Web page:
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NIH Nixes Idea of Creating a Single Abuse and Addiction Institute

NEW YORK (GenomeWeb News) – The National Institutes of Health has scratched a plan it had been considering to pull its two research institutes that focus on the abuse of and addiction to drugs and alcohol into one single institute that would focus on addiction and substance abuse.

NIH made the decision two years after a review board had recommended that they be molded into one institute.

NIH Director Francis Collins said on Friday that the National Institute on Drug Abuse and the National Institute on Alcohol Abuse and Alcoholism will stay separate. But, he added that some "functional integration of existing research resources" at the two institutes will take place.

He suggested that the effort involved in creating a new institute during a time when NIH is under a fiscal squeeze was not worth the trouble, particularly when research between the two centers already is being coordinated.

The NIH Scientific Management Review Board issued a report two years ago advising that NIDA and NIAAA be placed in a single new NIH institute that would focus on substance use, abuse, and addiction-related research in order to optimize the NIH investment in these areas. The SMRB also had considered that the two institutes could pursue some functional integration of resources, but at the time suggested putting the two together into one entity.

Collins had previously supported the creation of a single institute that would house and fund addiction and substance abuse studies of both drugs and alcohol, saying in response to the SMRB report in 2010 that "the formation of a single, new institute devoted to such research makes scientific sense and would enhance NIH's efforts to address the substance abuse and addiction problems that take such a terrible toll on our society."

But Collins said on Friday that after a "rigorous review and extensive consultation with stakeholders," he has opted to pursue the functional integration path, rather than undertaking the more intensive effort of creating another new institute at NIH. Collins led the creation of the National Center for Advancing Translational Sciences last year, which required the dissolution of the National Center for Research Resources and the spreading and integration of its components among other institutes.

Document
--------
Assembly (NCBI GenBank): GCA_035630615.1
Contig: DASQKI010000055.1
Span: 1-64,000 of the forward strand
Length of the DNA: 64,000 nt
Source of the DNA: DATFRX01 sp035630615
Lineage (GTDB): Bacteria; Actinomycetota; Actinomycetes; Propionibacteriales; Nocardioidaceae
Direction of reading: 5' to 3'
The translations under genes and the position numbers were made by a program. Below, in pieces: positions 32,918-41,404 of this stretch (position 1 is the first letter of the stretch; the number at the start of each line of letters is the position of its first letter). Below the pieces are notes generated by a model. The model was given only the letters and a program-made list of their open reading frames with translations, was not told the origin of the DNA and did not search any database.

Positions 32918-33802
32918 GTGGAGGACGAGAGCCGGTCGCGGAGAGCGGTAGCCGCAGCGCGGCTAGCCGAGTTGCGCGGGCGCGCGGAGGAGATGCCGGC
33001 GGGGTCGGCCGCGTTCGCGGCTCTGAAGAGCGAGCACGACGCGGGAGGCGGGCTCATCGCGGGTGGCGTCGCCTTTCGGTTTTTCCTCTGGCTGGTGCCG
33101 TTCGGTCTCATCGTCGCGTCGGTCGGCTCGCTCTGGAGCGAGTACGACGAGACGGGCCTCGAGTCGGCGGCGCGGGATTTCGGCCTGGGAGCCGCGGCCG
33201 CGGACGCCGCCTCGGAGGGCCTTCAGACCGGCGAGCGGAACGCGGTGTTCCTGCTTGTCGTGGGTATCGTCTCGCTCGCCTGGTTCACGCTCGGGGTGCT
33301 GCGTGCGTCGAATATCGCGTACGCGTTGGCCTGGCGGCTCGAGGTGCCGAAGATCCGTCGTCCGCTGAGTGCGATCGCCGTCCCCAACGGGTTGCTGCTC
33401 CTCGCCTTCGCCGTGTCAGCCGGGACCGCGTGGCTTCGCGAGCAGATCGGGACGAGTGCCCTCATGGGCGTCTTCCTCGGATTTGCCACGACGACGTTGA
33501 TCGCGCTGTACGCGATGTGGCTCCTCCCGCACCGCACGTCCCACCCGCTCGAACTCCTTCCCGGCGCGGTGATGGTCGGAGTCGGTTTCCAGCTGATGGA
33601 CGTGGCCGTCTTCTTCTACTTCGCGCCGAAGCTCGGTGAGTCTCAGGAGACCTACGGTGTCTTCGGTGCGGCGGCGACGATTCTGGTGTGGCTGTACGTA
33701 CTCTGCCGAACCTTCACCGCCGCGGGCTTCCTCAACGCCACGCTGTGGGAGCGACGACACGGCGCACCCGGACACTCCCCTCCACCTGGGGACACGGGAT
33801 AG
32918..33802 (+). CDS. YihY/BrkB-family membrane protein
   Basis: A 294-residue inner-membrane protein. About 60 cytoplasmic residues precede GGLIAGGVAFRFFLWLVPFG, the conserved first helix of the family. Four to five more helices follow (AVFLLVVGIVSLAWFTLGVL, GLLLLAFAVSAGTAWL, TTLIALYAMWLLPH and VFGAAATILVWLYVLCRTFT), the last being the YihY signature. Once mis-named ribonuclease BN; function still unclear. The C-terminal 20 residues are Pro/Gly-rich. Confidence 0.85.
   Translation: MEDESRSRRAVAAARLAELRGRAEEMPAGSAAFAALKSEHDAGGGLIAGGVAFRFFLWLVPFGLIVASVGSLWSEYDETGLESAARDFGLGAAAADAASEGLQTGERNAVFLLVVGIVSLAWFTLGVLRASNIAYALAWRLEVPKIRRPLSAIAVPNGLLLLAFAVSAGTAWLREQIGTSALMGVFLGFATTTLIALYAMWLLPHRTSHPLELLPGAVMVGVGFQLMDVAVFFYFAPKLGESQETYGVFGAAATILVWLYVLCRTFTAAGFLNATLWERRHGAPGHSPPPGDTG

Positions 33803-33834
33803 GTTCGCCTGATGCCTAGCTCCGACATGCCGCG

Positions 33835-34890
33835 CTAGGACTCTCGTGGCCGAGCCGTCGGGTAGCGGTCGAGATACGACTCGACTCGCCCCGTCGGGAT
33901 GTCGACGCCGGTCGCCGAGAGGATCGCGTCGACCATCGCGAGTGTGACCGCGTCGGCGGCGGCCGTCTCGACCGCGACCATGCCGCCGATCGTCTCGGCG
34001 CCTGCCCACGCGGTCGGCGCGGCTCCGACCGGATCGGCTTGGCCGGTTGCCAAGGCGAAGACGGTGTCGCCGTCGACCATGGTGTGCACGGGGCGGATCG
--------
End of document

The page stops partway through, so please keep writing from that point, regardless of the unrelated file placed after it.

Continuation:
"NIH has made significant progress in the last two years, coordinating research on substance use, abuse, and addiction across its various institutes and centers. This progress has bolstered my confidence that NIH can achieve the SMRB recommendations without structural reorganization," Collins said in a statement Friday.

"Moreover, given budget uncertainties, NIH must focus on advancing the entire biomedical research enterprise. The time, energy, and resources required for a major structural reorganization are not warranted, especially given that functional integration promises to achieve equivalent scientific and public health objectives," he said.

Both NIDA and NIAAA fund research that delves into the biological basis of addiction. Earlier this year, NIDA said that it plans to prioritize studies of genes and variants that may be involved in addiction and emphasized its particular desire to fund bioinformatics and computational biology-based projects that use data from dbGaP, the 1000 Genomes Project, ENCODE, and other NIH resources to study addiction-related genes.

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